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James M. Tytler (17 December 1745 – 11 January 1804) was a Scottish apothecary and the editor of the second edition of Encyclopædia Britannica. Tytler became the first person in Britain to fly by ascending in a hot air balloon (1784)
1745 Born in Fearn, Forfarshire, Scotland, the son of a Presbyterian minister. His father taught him Greek, Latin and theology. He probably studied for the ministry but was not interested in (Orthodox) Calvinism. He became a preacher in the Church of Scotland and studied medicine at the University of Edinburgh, after which he was apprenticed to a ship's surgeon for one year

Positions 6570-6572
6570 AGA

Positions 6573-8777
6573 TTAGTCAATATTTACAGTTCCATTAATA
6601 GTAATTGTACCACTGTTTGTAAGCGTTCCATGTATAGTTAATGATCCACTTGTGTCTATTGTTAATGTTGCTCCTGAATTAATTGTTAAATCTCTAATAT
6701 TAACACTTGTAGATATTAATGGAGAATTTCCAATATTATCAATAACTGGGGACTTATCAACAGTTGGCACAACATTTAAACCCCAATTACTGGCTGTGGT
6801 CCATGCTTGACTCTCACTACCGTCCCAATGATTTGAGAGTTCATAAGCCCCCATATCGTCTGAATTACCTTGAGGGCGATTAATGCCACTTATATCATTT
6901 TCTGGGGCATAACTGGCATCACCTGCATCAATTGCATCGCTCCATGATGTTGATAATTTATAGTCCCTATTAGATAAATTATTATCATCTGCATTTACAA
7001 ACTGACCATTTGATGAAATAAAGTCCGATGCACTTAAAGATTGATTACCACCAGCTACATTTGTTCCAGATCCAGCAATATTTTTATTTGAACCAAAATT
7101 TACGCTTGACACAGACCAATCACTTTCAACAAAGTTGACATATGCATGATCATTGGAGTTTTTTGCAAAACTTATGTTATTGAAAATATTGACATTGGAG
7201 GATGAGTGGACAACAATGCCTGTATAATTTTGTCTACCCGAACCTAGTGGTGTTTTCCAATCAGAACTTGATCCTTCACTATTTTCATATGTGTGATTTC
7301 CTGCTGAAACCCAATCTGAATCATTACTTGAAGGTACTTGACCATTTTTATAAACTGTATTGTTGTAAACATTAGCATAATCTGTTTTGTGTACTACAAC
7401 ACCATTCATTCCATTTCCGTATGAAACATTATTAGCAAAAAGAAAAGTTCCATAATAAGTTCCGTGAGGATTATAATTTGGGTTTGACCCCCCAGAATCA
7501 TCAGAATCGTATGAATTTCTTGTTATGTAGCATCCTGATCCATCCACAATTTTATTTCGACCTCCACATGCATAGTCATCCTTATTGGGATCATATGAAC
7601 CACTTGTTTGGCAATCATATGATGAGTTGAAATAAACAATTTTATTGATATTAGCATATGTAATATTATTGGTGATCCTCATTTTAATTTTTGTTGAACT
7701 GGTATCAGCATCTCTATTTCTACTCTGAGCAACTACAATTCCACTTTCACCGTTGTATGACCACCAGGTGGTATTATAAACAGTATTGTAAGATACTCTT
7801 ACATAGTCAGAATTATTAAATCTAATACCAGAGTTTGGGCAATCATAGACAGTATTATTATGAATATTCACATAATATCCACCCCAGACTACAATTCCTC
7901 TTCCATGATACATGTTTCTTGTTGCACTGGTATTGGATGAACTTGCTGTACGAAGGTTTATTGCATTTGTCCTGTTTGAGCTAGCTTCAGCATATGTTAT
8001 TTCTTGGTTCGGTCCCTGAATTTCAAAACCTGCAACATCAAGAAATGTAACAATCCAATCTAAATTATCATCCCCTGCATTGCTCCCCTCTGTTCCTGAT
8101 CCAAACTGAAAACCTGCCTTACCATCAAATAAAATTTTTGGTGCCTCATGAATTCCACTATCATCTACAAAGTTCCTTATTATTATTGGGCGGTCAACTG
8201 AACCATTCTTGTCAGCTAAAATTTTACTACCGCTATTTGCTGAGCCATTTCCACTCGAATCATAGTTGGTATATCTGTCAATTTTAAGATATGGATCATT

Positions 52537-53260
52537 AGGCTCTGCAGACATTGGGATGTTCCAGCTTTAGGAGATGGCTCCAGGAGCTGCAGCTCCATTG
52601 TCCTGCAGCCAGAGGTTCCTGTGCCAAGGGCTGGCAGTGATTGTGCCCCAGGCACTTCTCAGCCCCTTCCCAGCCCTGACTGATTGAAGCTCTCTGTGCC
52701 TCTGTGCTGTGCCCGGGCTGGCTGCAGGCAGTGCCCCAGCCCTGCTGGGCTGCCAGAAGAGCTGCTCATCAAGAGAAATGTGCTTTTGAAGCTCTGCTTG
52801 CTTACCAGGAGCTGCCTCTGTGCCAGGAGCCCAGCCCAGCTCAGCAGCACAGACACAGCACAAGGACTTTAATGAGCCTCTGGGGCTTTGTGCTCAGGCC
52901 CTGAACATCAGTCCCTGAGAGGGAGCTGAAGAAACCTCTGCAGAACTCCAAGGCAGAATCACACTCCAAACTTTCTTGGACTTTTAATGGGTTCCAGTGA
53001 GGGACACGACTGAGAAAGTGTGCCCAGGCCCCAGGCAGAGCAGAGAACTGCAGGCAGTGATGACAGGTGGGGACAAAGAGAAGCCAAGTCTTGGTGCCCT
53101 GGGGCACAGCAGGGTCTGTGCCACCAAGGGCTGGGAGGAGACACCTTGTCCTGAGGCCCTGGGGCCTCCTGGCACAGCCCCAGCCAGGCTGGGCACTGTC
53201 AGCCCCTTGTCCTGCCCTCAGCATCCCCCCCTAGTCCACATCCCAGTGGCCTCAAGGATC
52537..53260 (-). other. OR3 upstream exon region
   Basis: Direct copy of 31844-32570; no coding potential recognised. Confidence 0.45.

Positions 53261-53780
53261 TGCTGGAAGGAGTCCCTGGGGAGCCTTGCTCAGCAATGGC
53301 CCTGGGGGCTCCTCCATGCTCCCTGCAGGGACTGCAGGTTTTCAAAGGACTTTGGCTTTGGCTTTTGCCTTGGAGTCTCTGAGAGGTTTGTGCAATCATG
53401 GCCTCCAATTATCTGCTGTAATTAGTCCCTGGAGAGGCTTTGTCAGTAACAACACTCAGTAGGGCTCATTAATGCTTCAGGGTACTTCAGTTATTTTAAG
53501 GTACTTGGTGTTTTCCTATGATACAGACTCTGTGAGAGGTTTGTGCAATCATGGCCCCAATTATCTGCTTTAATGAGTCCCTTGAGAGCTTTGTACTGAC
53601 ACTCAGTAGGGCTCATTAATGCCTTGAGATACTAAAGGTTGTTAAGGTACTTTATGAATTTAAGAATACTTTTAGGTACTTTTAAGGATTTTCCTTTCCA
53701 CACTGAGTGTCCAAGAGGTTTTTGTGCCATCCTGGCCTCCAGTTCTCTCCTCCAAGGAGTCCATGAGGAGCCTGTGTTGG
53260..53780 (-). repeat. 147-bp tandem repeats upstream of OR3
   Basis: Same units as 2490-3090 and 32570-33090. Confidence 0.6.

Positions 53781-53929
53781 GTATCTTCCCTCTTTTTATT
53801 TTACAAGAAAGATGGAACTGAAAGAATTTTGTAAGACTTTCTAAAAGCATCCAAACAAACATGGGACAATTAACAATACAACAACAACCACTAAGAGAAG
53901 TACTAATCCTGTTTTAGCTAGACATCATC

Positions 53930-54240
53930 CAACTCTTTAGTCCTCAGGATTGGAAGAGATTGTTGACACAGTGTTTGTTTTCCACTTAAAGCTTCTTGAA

Tytler rivalled the French pioneers of hot air ballooning and was the first person in Britain to ascend in a balloon, almost a month before his rival to the title, Vincenzo Lunardi, made a hydrogen balloon ascent in London. Tytler's venture was expensive, but succeeded after several attempts on 25 August 1784, in Edinburgh. His balloon rose a few feet from the ground. Two days later he managed to reach a height of some 350 feet, travelling for half a mile between Green House on the northern edge of what is now Holyrood Park to the nearby village of Restalrig. Later trials were less fortunate. In October his balloon only took off after Tytler left the basket, to the disappointment of the crowd. Having previously been 'the toast of Edinburgh', he was ridiculed and called a coward. His last flight was on 26 July 1785.